You will also each be responsible for reading one addition book (as if you didn’t have enough to read, right?!). You will then be responsible for writing a 5 to 7 page paper about this book, explaining how it fits into the traditions we are discussing and defining in class. We will sign up for book choices today and I would encourage you to go straight to the library and begin reading. You may hand in your paper at any time during the semester, so the sooner the better. In addition, you will prepare a formal presentation of your paper at the end of the semester. This will give us all insight into some other important texts of the nineteenth-century that we just don’t have time for in the class. I would like you to choose a novel that you’ve not read before (in the unlikely event that you’ve read all five, we’ll choose something else for you), because I want you to be as well- and as widely-read as possible when you graduate from Tusculum J. You may choose from the following:

  • Jane Eyre, by Charlotte Bronte
  • Wuthering Heights, by Emily Bronte
  • The Lady in White, by Wilkie Collins
  • The Picture of Dorian Grey, by Oscar Wilde
  • Frankenstein by Mary Shelley

Note that each of these novels bears elements of the genres we’ve been discussing, but each one differs from the traditional genre conventions in unique ways as well, and you will want to explore both the ways in which they adhere to their various genres and the ways in which they differ.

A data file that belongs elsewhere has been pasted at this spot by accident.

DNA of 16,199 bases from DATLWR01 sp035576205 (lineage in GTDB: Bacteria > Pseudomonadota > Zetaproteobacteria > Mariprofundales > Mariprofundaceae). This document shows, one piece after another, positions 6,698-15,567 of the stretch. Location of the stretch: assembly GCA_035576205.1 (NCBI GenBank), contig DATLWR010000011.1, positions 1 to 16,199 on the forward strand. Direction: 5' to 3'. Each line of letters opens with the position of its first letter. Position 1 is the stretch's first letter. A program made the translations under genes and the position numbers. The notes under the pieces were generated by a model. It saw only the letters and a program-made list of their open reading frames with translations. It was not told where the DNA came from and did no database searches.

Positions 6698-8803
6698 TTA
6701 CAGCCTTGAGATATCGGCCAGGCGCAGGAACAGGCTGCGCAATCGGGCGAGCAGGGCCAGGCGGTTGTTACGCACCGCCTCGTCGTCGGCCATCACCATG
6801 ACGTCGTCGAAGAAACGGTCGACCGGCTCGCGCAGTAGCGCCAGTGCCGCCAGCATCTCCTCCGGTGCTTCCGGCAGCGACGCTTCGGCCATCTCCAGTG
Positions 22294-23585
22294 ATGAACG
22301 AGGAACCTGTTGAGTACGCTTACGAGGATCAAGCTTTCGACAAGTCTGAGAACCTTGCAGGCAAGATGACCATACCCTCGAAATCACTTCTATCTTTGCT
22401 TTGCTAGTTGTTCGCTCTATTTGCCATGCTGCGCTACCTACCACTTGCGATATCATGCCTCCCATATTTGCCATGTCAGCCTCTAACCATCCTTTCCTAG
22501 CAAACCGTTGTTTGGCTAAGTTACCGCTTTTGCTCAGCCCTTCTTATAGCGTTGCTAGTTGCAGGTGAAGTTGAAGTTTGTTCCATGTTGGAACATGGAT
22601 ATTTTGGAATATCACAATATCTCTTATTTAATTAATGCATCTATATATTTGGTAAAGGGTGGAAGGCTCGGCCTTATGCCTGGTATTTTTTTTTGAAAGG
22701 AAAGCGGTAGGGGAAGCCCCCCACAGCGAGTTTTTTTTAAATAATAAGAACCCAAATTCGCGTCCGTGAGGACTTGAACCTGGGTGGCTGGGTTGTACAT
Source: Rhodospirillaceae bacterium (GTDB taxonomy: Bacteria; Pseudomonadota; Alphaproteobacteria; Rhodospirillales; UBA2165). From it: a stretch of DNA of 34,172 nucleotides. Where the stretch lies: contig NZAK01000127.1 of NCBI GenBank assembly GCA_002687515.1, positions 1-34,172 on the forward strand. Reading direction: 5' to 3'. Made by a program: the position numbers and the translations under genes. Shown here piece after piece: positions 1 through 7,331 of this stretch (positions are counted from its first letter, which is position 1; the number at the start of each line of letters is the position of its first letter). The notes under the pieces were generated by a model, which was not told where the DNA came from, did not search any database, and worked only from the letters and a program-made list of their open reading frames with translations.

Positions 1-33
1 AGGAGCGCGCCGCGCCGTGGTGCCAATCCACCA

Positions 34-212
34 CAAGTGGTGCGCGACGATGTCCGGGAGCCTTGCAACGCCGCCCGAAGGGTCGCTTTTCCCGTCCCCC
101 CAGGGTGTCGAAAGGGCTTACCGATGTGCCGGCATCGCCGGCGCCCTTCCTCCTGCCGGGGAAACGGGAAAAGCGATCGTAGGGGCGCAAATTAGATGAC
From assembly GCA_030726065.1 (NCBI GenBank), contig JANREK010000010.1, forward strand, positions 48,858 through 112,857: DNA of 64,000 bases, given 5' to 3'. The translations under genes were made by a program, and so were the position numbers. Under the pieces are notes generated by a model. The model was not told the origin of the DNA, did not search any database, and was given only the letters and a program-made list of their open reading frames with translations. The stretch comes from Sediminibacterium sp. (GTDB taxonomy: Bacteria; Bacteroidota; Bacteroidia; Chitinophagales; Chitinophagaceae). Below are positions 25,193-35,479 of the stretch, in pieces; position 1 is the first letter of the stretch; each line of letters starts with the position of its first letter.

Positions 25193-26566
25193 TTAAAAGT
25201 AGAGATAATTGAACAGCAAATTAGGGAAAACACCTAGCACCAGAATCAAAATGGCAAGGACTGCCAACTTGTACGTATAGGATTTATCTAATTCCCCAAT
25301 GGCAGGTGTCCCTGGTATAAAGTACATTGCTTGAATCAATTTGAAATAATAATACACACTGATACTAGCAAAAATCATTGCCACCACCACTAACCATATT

Finally, because this is a small class, I thought we could do a class project all together—something ambitious and difficult and fun. We’ll brainstorm some ideas for this large project together later, but I would like the project to be something that can be used by you and others in the future (a web site, a handbook, etc.), and that will explore the connections between the four genres we are discussing in this class, as well as placing those genres and their development in the historical background of nineteenth-century England.

Grading Policy

Grades will be determined as follows:

1) Reading Journal 30%

2) Final Paper & presentation 30%

3) Final Project 30%

4) Participation 10%

We will use the standard grade equivalents as follows

93-100% A
90-92% A-
87-89% B+
83-86% B
80-82% B-
77-79% C+
73-76% C
70-72% C-
67-69% D+
63-66% D
60-62% D-
Below 60% is failing

Class Policies

Attendance: Because classes move so quickly on the block system, attendance is absolutely necessary at all class meetings and conferences. I understand that sometimes you may become ill, or you may have a school excused absence. For this reason, you may have one absence with no penalty. The second absence, however, will mean a two-point deduction from your final grade. The third absence will move this to a four-point deduction. Students who miss more than three classes will fail the course. For all absences, you must notify me ahead of time (the easiest way is through email). NOTE: There is NO difference between an excused and an unexcused absence. You get a maximum of three whether you are skiing in Colorado or lying prostrate in the hospital. I would recommend forgoing the skiing trips, then, as insurance against hospital eventualities. In addition, for every two times that you are late or leave early, you will be marked absent.